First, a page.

Claes Oldenburg is a sculptor whose ideas take some getting used to. Imagine the Washington Monument, for instance, replaced by a giant scissors. Or London’s Thames River outfitted with a colossal brass toilet float that rises and falls with the tides. Or huge windshield wipers sawing through the air above Grant Park in Chicago. Why not a pair of gleaming black bowling balls two stories high on New York’s Park Avenue?
The proposals are not as nutty as they seem. At Yale, students in Morse College now gaze out at Oldenburg’s 24-foot-high Lipstick mounted on caterpillar tracks. (Its message is make love, not war.) In Arnhem, Holland, a park is graced by his 40-foot-high, gleaming aluminum shovel, nestled in a giant mound of earth. One wealthy Connecticut couple displays his two-ton lead baseball mitt on their lawn, and the elegant new Hirshhorn Museum in Washington has acquired Oldenburg’s massive Geometric Mouse.
The art world has succumbed to the visionary gigantomania that typifies the work of Claes Oldenburg. Critics now rate him among the most original sculptors in the world. Collectors pay up to $60,000 for his pieces. His third major retrospective is currently on display in Minneapolis and will travel on to Denver, Seattle, New Orleans and Toronto.
“I’m a magician,” says the 46-year-old Oldenburg, thus defining his artistic role as one of bringing a lifelike quality to inanimate objects. He is deadly earnest about his blown-up metaphors of Pop commercial culture. “Why should a monument commemorate something that happened 100 years ago? It should reflect what’s going on today.” Left-wing philosopher Herbert Marcuse, for one, takes Oldenburg’s images seriously indeed. Says Marcuse, “This kind of satire can kill. But these works can be a bloodless means to achieve radical change.”
Born in Sweden, Claes (pronounced Kloss) and his brother Richard, now the director of New York’s Museum of Modern Art, were brought to Chicago in 1936 by their diplomat parents. Claes showed only moderate interest in art until his graduation from Yale, when after a short stint as a cub reporter, he enrolled in the Chicago Art Institute.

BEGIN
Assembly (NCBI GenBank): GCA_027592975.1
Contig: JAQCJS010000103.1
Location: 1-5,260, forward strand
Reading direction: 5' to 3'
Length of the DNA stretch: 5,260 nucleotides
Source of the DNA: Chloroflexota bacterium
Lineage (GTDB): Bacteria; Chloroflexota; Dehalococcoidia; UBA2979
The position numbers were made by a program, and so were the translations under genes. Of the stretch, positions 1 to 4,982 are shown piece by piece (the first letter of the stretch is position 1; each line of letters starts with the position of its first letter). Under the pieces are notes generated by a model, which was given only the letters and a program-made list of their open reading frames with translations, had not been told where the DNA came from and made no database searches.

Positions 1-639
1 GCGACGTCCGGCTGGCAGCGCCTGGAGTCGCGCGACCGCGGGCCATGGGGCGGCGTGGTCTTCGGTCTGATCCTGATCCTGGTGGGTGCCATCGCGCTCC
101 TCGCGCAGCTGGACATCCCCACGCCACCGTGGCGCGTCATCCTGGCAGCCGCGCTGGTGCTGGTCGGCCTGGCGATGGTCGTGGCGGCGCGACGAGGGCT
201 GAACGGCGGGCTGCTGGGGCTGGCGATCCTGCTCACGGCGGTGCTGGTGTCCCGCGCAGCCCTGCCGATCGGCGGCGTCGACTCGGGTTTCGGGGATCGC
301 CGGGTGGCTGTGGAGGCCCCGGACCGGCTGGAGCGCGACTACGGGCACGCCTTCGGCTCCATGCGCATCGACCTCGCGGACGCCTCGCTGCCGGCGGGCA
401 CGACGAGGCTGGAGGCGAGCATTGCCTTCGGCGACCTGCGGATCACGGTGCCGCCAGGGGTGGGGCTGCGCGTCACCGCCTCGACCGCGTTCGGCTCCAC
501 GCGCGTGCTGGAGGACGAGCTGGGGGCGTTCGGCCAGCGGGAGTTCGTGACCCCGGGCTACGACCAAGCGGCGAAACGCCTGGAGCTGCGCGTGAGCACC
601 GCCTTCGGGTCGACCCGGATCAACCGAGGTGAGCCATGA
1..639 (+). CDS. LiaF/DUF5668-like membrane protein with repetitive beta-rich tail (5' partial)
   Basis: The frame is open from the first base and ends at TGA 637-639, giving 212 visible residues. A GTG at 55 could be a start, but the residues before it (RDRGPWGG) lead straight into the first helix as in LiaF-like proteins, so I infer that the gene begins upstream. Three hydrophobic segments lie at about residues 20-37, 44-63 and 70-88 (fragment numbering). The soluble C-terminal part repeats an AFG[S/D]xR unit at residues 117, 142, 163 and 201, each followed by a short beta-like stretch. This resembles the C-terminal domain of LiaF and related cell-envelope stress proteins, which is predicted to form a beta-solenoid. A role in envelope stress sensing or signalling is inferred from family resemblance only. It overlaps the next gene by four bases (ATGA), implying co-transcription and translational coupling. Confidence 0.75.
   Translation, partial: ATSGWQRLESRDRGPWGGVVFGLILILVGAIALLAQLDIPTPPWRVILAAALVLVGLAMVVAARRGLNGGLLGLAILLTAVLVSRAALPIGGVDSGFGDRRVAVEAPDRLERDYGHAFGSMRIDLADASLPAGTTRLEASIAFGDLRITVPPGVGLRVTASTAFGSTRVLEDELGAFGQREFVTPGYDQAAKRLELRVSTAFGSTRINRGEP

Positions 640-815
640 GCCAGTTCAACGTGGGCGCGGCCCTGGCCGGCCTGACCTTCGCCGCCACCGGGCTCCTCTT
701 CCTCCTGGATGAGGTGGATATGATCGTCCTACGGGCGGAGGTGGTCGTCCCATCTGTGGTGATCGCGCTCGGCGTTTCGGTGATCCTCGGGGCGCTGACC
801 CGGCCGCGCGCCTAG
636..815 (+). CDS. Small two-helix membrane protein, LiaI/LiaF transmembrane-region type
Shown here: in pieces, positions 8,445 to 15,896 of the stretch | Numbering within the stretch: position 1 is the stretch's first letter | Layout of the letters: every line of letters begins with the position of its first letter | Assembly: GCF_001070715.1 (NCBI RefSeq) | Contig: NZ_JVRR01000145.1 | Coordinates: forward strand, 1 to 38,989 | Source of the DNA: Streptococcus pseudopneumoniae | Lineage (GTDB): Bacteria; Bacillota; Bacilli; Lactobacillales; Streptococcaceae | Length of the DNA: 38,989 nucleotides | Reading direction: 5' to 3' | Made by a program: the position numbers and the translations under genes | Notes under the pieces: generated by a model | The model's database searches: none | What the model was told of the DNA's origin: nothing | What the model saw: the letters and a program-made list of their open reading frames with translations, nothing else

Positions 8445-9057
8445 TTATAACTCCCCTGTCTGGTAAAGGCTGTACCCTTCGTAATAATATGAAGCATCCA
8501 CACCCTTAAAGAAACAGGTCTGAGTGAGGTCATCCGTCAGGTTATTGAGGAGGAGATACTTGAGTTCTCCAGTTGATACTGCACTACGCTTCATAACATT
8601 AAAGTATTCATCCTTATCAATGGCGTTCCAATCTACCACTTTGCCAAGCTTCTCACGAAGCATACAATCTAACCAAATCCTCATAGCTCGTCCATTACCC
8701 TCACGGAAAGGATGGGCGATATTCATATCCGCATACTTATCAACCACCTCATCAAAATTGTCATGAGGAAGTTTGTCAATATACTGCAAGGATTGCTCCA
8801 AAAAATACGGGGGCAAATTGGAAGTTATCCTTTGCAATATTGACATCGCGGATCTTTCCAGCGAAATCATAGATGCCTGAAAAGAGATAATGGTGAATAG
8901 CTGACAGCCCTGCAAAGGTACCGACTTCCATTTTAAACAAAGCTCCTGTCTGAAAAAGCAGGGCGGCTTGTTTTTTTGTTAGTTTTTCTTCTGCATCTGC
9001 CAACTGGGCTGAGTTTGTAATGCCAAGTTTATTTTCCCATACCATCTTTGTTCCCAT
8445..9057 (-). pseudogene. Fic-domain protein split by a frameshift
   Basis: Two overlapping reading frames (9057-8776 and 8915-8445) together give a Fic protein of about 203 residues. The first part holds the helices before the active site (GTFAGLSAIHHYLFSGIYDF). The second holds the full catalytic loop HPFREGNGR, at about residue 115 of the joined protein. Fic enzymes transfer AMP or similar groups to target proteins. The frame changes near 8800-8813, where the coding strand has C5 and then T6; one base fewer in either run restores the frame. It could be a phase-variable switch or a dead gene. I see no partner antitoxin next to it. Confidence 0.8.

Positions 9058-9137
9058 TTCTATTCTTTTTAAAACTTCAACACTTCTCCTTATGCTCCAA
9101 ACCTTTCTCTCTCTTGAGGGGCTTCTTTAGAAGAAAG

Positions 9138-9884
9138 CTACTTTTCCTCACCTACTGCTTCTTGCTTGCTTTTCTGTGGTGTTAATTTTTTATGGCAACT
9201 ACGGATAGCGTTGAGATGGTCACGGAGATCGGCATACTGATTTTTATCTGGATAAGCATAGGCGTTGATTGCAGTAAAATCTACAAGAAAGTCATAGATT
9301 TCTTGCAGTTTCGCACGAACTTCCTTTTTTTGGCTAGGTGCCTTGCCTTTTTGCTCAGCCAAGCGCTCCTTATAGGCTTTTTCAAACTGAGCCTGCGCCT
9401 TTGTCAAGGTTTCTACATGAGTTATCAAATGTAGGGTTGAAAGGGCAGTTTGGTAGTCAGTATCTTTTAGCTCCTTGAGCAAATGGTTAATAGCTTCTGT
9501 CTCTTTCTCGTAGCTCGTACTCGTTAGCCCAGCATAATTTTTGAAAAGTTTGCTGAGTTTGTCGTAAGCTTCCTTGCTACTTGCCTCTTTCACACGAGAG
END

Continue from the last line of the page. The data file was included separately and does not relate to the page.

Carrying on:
In the late ’50s he made his way to New York, where he got a job as art librarian at Cooper Union. “Things were dull then,” Oldenburg recalls. “Jackson Pollock had died. Abstract expressionism was on the way out. There was a lot of confusion about what was going to happen. I wanted to give art some life.”
So he did, and “all hell broke loose,” he recalls. He started with the first of his many “happenings,” selling such “art objects” as plastic ham-and-cheese sandwiches for $279.98. Before long his soft sculptures—the droopy telephones, clothes hangers and electric fans (which were sewn out of vinyl by his wife)—propelled him into the “Big Three of Pop Art” along with Roy Lichtenstein and Andy Warhol.
The sewing machine is now stilled (Oldenburg was divorced in 1970) and Pop art has passed, but Oldenburg continues to flourish. He lives in a cavernous five-story warehouse in Lower Manhattan where he works with an intensity that belies the wit and irony of his drawings and sculpture. Ideas, each more bizarre than the last, come to him by the hundreds. He scours magazines daily for more, filling an entire bookcase in his studio with notebooks of sketches and clippings. Some of his ideas will soon show up as public monuments. He is planning one for Chicago, and others are under consideration by Philadelphia, Houston and Los Angeles.
Oldenburg no longer creates sculptures out of limp vinyl, but out of metal and hard plastic. His new Alphabet/Good Humor, a sculpture that looks like an ice cream stick decorated with letters, is fabricated of bronze and fiberglass. He spends increasing amounts of time at the iron foundry he uses in North Haven, Conn. But the spirit of fun and fantasy continues to guide his work. “What I do is always a performance, a happening. Every time I install one of my monuments,” Oldenburg says, “it is a kind of theater.”